First turns of the season


My alarm was set for 7:00 a.m., but I woke at 6:59.

It was the first day of ski season.

I had made the two and half hour drive to Revelstoke the night before, peering through the rain-soaked windshield into the dark, giving room to the barreling semis. Thoughts of speed-addled drivers, their hands gripping the wheel in a manic frenzy, danced through my head.

But against all odds, I made it to backcountry skiing’s Mecca, and was waking on a partly sunny Sunday morning.

I did my best to shake the Fat Tug cobwebs out of my skull and we were off to the mountains.img_4088

It was green in town, mid-November is always optimistic for skiing. But we were confident there was snow above.

Thirty kilometres down a bumpy forestry road, and 1200 metres of elevation, and the car was parked. A yellow-brick road of snow lay before us.

Boots on. Skins on. Beacon on. Pack on. We’re off.

The climb was a comfortable couple of hours, with views of the towering peaks across Upper Arrow Lake. While the visibility was good for much of the climb, it didn’t last. But with clouds, came snow.

We stopped after reaching 2200 metres, just above treeline, and practiced crevasse rescue for an upcoming glacier trip. By the time we had finished, five centimetres had covered our gear. It was time to ski.

img_4103The first couple turns of the season are always something special. You’ve spent months fantasizing about dropping into a slope and cutting into new snow. You start to question whether the actual act could possibly live up to your expectations. And it’s always as good as you remember.

The snow kept falling hard, the wind picked up, and the clouds socked the whole area in. We lapped the area a couple times, keeping things mellow while I discovered all sorts of muscles that hadn’t been used in six months.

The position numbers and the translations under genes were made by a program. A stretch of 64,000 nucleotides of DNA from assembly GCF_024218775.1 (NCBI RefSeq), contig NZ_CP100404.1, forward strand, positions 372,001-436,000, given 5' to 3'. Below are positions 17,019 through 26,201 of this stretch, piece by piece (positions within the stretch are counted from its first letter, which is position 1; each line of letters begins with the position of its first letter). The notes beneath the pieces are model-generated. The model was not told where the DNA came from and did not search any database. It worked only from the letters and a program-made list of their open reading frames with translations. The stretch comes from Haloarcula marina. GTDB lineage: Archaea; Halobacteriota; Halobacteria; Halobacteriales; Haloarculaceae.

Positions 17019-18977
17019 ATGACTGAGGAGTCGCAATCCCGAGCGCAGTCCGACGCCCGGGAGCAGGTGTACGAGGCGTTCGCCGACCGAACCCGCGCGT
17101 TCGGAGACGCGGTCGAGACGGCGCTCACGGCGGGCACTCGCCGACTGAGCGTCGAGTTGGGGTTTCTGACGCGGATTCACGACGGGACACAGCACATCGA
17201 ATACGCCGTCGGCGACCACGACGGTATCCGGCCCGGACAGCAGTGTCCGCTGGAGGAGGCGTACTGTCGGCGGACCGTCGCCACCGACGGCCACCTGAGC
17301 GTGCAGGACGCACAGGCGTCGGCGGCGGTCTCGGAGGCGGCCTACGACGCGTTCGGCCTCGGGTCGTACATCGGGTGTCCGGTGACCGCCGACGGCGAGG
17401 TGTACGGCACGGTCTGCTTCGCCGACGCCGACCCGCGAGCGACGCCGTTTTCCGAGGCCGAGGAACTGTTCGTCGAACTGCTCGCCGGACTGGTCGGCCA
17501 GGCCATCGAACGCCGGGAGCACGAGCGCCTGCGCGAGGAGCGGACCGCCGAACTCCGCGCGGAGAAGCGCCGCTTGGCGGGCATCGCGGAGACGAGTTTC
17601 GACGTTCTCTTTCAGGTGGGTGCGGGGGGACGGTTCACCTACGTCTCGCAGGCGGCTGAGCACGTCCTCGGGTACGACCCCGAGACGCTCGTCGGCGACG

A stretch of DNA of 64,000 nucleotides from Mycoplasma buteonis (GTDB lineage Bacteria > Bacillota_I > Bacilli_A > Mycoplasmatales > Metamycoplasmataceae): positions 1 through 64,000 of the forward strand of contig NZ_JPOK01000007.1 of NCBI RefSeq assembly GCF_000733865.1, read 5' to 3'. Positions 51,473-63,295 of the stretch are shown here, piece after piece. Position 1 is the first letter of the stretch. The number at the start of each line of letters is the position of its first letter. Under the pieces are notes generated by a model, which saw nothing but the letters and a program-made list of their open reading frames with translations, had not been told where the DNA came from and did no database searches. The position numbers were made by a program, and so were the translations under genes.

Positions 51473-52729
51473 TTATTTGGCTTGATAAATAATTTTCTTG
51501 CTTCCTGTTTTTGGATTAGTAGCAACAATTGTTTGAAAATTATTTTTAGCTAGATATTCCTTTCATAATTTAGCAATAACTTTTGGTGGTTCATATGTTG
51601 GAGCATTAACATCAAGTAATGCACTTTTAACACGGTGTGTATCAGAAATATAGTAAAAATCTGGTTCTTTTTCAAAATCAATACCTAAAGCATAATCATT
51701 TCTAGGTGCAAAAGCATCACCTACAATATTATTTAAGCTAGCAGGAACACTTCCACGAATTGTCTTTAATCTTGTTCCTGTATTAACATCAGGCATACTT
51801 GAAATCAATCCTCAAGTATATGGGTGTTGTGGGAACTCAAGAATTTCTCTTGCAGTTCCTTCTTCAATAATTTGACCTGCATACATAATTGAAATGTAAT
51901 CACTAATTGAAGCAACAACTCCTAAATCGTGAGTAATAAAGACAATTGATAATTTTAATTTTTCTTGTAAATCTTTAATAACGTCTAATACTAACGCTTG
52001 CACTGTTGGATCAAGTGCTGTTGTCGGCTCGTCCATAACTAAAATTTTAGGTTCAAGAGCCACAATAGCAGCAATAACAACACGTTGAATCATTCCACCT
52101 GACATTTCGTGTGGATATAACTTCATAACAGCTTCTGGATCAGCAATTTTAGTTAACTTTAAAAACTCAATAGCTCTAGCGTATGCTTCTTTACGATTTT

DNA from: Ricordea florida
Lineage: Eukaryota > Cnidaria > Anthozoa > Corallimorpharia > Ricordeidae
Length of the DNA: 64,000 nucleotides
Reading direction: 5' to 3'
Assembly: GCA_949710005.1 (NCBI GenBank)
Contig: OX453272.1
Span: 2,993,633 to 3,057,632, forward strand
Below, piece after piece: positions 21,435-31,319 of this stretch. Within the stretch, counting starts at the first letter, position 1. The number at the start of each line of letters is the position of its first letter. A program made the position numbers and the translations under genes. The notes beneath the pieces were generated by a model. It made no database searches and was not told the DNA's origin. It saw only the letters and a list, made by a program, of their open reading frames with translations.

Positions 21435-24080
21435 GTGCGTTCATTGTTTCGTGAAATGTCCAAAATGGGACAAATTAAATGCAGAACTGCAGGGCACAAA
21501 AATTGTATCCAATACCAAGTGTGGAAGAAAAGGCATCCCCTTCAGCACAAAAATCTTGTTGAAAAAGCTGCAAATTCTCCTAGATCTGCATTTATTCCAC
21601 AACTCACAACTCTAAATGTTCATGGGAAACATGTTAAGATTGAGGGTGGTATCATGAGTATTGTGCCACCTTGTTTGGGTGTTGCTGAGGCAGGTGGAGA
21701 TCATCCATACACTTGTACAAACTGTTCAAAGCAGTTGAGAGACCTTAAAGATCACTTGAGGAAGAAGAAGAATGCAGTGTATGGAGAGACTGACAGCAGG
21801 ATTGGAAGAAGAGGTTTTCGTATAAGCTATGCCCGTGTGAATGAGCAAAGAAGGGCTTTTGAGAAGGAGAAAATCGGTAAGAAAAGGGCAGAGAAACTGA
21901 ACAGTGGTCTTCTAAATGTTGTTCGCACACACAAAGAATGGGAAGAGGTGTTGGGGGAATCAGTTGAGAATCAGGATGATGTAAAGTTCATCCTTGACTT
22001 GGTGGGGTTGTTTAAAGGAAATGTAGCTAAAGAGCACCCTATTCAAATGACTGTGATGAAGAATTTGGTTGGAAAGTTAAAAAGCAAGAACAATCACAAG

When light began to fade, we headed back to the car, which showed off a new coat of fresh snow.

An exhausted drive down the now slippery forestry road, and we were home.

A beer and a shower have never felt so good.


I was up the next morning, a little earlier, but much sorer.

While the thought of propelling my battered body up and down more mountains seemed like a silly idea while I lay under the covers, a quick check of the night’s events showed some serious snowfall.

I’m up.

We piled the still-soggy gear into the car and once again risked suspension and undercarriage for another 30 kilometres, eagerly anticipating the snowline. Finally it came, 300 meters lower than the previous day.img_4090

While too much snow is not something one complains about, parking the car and hiking for an extra hour had its challenges.

One step at a time.

Sunny skies had followed the snow from the night prior, and the surrounding mountains glistened in the morning sun, their own peaks freshly coated.

img_4099The forest had undergone a transformation from the previous day. Yesterday’s fallen trees were now bumps to launch off, deadly rocks now hidden from sight.

By the time we got to 2200 metres, visibility had turned to pea soup, but it was puking snow.

And we skied. And it was good. So good.

My tired legs and aching back melted away in the snow, as waves of powder shot out from all sides, whoops of joy bursting out of me involuntarily.

Thoughts of the past, of the future, of anything other than when to choose your next turn disappear. Only the here and the now make sense when you’re flying down mountains.




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